* Fear of a Muslim Planet. From TNI #38: “Futures.”

* Did somebody say FUTURE!

Islamophobic Bus Ads In San Francisco Are Being Defaced With Kamala Khan.

* Finally, a technological solution to the problem of taking attendance!

LARPing Hamlet at Castle Elsinore.

* These Photos Beautifully Capture the Complex Relationship Between Mothers and Daughters. These are really amazing. Many more links after the photo.

Soraya and Tala, Yarze Lebanon 2014.

* The 1 percent’s white privilege con: Elites hold “conversations” about race, while resegregating our schools.

Austerity won’t collapse under its own contradictions. We’ll need a movement for that.

* Big Sugar vs. your teeth.

It’s a mistake to ask whether this is wealthy people defending their financial interests or wealthy people expressing their ideology, or which motivation is reallyin the driver’s seat. The triumph of modern conservatism is that it has collapsed the distinction. The interests of the wealthy are the ideology. Fossil fuels are the ideology. They’re bubbling in the same ethno-nationalist stew as anti-immigrant sentiment, hawkish foreign policy, hostility toward the social safety net, and fetishism of guns, suburbs, and small towns. It’s all one identity now. The Kochs (and their peers) are convinced that their unfettered freedom is in the best interests of the country. There’s no tension.

* What happens when Queen Elizabeth dies?

* Native language study at UWM.

Judge Says University Failed to Shield Professor From Colleagues’ Retaliation. Yeah, sure sounds like it.

* It is now twelve months to the day that I set myself the task of, for one full year, reading books only by straight, white, middle-class, Anglopone, cis male authors. During that time I read 144 books. The things I learned in my year of selective reading made me pretty glad to have persevered.

* NYU union does good work.

Ph.D. students will receive 4 percent more in total compensation for their work as teaching assistants, bringing the average annual compensation up to approximately $36,600. The agreement also guarantees yearly minimum wage increases of 2.25 to 2.50 percent through 2020. For graduate employees at NYU’s Polytechnic School of Engineering, some of whom currently make only $10 an hour, hourly wages will increase to $15 next fall and reach $20 by 2020. Those employees will also receive a $1,500 bonus for work done over the past three semesters.

* Diving into the weeds: Is University of Oklahoma frat’s racist chant protected by 1st Amendment? 5 Ways Fraternities Are Wielding Major Influence Over University Administrations. A decade of bad press hasn’t hurt fraternity membership numbers. A Brief and Recent History of Bigotry at Fraternities.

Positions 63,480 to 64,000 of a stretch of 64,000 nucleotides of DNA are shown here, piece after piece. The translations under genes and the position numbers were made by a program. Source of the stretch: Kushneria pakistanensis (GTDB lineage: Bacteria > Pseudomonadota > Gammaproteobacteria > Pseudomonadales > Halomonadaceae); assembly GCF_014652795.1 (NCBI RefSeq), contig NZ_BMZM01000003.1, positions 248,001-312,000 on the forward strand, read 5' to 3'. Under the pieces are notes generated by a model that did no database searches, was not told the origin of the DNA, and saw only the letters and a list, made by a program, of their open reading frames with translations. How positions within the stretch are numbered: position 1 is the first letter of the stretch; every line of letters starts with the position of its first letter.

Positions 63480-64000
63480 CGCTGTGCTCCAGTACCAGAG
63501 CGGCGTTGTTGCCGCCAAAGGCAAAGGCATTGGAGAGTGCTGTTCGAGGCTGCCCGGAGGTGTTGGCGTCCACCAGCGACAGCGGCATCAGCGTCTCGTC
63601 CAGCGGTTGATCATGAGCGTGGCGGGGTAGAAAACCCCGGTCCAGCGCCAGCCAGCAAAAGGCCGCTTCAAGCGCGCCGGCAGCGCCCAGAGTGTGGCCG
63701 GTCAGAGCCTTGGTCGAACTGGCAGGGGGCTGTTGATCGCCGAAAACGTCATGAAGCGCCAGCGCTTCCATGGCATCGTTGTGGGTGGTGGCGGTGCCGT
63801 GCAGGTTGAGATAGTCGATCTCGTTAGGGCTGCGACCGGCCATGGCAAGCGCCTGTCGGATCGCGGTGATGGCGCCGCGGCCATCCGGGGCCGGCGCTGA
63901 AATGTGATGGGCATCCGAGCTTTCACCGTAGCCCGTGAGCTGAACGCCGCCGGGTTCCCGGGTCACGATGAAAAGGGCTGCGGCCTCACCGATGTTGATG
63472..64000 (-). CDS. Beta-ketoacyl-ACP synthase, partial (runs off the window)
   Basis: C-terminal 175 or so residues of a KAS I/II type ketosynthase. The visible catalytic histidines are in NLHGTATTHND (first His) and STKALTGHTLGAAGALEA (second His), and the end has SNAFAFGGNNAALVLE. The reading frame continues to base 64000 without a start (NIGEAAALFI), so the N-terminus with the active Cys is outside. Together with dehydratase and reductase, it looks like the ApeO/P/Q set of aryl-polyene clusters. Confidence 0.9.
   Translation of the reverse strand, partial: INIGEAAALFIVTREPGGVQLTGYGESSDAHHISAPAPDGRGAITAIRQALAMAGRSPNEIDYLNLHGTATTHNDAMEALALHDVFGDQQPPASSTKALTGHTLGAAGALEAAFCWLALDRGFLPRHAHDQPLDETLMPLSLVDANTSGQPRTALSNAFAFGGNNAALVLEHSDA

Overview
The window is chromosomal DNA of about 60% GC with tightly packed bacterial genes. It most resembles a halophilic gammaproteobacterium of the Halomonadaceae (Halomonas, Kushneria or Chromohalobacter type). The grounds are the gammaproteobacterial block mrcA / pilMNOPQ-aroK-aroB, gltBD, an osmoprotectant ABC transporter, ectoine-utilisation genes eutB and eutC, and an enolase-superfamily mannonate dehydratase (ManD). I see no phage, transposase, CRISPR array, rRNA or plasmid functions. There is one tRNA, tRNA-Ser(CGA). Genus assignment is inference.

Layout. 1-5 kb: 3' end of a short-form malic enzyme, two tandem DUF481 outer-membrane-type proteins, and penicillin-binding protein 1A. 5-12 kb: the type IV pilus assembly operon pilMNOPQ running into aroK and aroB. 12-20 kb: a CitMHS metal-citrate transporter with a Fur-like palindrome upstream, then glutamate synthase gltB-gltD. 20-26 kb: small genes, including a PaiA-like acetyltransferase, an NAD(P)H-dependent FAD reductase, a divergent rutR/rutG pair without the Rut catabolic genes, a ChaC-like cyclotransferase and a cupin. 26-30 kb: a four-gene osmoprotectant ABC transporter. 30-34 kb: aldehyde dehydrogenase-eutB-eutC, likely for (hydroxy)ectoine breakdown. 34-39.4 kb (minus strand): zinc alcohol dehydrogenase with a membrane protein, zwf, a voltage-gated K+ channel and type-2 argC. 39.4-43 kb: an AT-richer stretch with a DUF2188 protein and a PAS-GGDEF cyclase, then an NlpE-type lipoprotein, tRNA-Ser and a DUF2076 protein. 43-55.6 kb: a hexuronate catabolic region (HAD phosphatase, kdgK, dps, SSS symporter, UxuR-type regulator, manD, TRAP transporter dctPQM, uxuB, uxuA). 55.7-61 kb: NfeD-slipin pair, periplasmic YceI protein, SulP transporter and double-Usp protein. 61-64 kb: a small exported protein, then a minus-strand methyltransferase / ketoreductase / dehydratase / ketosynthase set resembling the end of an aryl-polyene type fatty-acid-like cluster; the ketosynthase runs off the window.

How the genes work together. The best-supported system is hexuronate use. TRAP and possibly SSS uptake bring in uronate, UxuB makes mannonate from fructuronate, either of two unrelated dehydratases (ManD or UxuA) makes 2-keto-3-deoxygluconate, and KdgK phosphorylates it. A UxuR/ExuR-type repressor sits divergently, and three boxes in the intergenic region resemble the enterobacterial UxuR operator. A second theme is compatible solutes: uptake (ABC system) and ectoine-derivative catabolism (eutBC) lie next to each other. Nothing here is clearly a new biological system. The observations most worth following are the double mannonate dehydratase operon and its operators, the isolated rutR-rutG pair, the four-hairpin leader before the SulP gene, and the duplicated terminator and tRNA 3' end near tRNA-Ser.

Where has all the money gone? The decline in faculty salaries at American colleges and universities over the past 40 years.

* Flexible online education can never fail, it can only be failed.

* Small Private College Shuts Down, Donates Campus to the University of Iowa.

* Mass Firings in History at Boise State.

* The eco-optimists.

The U.S. is being overrun by a wave of anti-science, anti-intellectual thinking. Has the most powerful nation on Earth lost its mind?

Florida Officials Ban The Term ‘Climate Change.’

Climate Change Is Altering Everything About The Way Water Is Provided In Salt Lake City.

* The Desertification of Mongolia. Still not done, more links below.

futuristic-archaeology-7

* Introducing the Gawker Media SecureDrop.

* Buffy is old enough to go through that weird test they make Slayers go through when they turn 18.

White candidates with degrees from less-selective universities can expect to get a response every 9 résumés, while equally qualified black candidates need to submit 15.

* Is Scott Walker the most dangerous man in America?

* The troubled history of the foreskin.

* I’m honestly amazed the insurers were letting Harrison Ford fly small planes to begin with.

* In the U.S., a notary public does unglamorous legal drudge work. But in many Latin American countries, a notario is an ill-defined but powerful figure with broad legal authority, often someone with the connections needed to navigate bureaucracies that, while arcane, are also flexible. Unscrupulous notarios in the U.S. exploit these facts to con immigrants into believing that all it takes to finally get legal is the right person to file the paperwork.

* Emily Yoffe has another piece at Slate arguing against the current approach to sexual assault at colleges, this time framed around The Hunting Ground.

* English Has a New Preposition, Because Internet.

* Dystopia in our time: “Why Buzzfeed Is The Most Important News Organization in the World.”

* The end of cable: HBO is coming to Apple TV.

* I have altered the Expanded Universe. Pray I do not alter it further. But at least progress marches on.

* Gasp! Airbnb Is Making Things Worse for LA Renters.

* Meritocracy watch: Chelsea Clinton Absolutely Open to Running for Office.

How Reddit Became a Worse Black Hole of Violent Racism than Stormfront.

* “A simple design fluke and marketing are afoot here. When Gard accidentally increased her breast size by 150 percent, the creative team insisted it was maintained. The parent company’s marketing team found this to be a boon to breaking through the noise that would buoy their success.”

Porntopia: A trip to the Adult Video News Awards.

* Interview with a Torturer.

In 1923, Daylight Saving Time Was Actually Illegal In Some States. It’s time to make daylight saving time year-round. PFT speaks.

The salary you need to buy a home in 27 U.S. cities.